How Insects Detect and Avoid Bats

  • Lee A. Miller


From his field studies, Roeder (1962) predicted that green lacewings, like moths, might possess anti-bat behaviors. As a result I started studying green lacewings. My first meeting with Ken Roeder took place in the introductory biology laboratory at Harvard, where I was a teaching assistant. He came over from Tufts to see if it was really true that someone was studying hearing in green lacewings! I had not considered contacting him before I thought I had something to tell him. This was my mistake. Any aspect of bat—insect interactions, be it morphological, physiological, behavioral or evolutionary, was enough to fire his imagination. We discussed details, but it became apparent that, for Roeder, hearing was just one facet in the physiology of behavior. His multifarious approach to moths and ultrasound illustrated the importance of behavior when studying neural mechanisms. After all, selection pressure on the behavior shapes the nervous system; not the reverse.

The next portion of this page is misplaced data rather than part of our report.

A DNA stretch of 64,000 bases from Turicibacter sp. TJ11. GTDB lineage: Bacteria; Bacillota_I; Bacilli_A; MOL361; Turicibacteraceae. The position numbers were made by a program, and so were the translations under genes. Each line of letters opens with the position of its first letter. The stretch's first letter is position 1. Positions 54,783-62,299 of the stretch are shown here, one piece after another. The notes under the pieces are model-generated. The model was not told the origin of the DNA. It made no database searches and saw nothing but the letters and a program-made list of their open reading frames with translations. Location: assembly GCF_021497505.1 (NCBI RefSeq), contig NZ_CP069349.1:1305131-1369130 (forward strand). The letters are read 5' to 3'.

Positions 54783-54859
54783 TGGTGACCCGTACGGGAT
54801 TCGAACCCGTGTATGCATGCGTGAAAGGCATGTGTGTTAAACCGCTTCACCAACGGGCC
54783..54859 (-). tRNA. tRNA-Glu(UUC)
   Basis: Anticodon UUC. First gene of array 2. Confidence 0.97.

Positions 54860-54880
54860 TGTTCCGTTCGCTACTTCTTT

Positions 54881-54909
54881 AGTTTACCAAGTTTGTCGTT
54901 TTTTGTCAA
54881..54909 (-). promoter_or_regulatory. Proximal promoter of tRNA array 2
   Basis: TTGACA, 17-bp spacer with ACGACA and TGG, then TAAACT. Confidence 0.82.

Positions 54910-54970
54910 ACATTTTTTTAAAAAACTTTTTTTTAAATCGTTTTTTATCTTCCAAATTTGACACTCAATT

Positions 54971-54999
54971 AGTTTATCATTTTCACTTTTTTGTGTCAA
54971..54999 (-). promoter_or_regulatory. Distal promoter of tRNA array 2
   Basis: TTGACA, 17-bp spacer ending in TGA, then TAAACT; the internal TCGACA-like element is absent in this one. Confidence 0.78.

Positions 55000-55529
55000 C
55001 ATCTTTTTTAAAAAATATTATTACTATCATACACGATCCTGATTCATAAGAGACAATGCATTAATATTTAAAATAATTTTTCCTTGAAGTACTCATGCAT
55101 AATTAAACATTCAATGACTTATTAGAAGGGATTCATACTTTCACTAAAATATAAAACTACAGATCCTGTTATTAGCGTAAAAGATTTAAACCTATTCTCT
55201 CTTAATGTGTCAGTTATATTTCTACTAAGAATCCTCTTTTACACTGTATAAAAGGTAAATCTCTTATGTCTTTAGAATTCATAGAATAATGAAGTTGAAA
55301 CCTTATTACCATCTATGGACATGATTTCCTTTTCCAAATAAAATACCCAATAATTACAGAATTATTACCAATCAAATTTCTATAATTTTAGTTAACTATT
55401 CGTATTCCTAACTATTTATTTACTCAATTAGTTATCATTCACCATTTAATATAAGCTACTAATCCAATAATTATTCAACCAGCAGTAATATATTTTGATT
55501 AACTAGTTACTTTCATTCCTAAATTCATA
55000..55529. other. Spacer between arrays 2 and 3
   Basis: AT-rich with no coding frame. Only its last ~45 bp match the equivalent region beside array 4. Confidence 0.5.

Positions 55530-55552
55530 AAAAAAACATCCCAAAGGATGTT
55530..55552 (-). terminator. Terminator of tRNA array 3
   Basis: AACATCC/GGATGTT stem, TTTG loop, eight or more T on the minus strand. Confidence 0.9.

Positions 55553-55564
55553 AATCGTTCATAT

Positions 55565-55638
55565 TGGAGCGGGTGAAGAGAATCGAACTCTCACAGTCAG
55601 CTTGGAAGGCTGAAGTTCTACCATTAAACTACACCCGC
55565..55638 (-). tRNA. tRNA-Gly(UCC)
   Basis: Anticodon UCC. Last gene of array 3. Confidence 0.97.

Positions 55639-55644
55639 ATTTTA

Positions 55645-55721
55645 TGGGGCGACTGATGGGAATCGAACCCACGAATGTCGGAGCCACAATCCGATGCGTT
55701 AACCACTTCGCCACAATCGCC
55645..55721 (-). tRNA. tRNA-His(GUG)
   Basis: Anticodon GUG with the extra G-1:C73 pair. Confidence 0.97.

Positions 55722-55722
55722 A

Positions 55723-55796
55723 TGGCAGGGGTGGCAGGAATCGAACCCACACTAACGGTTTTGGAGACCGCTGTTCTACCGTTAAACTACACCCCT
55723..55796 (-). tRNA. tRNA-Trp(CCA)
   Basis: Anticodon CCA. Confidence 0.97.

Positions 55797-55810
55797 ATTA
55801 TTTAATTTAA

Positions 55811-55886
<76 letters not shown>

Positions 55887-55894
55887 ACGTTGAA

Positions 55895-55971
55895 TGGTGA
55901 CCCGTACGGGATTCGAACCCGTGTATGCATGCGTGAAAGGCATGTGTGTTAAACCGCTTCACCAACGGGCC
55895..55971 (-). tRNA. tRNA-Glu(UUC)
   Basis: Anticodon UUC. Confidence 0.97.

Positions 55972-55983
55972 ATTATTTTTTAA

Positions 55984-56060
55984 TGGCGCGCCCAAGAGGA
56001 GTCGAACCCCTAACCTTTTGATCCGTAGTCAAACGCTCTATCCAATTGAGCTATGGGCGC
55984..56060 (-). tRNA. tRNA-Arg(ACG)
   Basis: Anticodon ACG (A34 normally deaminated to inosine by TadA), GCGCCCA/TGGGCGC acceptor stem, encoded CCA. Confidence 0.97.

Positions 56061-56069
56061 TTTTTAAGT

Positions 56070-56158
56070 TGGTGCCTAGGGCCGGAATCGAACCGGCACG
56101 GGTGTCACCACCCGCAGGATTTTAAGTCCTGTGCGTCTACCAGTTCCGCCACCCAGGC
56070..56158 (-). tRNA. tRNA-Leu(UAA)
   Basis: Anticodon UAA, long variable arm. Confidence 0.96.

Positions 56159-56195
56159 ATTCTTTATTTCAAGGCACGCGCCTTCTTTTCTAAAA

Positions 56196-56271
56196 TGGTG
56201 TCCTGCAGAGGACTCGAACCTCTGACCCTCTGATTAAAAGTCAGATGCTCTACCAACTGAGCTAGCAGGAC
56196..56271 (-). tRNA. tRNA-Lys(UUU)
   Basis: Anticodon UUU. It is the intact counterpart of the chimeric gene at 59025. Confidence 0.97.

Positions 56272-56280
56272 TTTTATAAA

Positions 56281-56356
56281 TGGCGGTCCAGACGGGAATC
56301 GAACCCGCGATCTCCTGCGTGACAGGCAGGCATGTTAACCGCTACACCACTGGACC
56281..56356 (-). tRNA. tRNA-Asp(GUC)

Flight Muscle Noctuid Moth Afferent Response Green Lacewing Eptesicus Fuscus 
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Copyright information

© Springer-Verlag Berlin Heidelberg 1983

Authors and Affiliations

  • Lee A. Miller
    • 1
  1. 1.Biologisk InstitutOdense UniversitetOdense MDenmark

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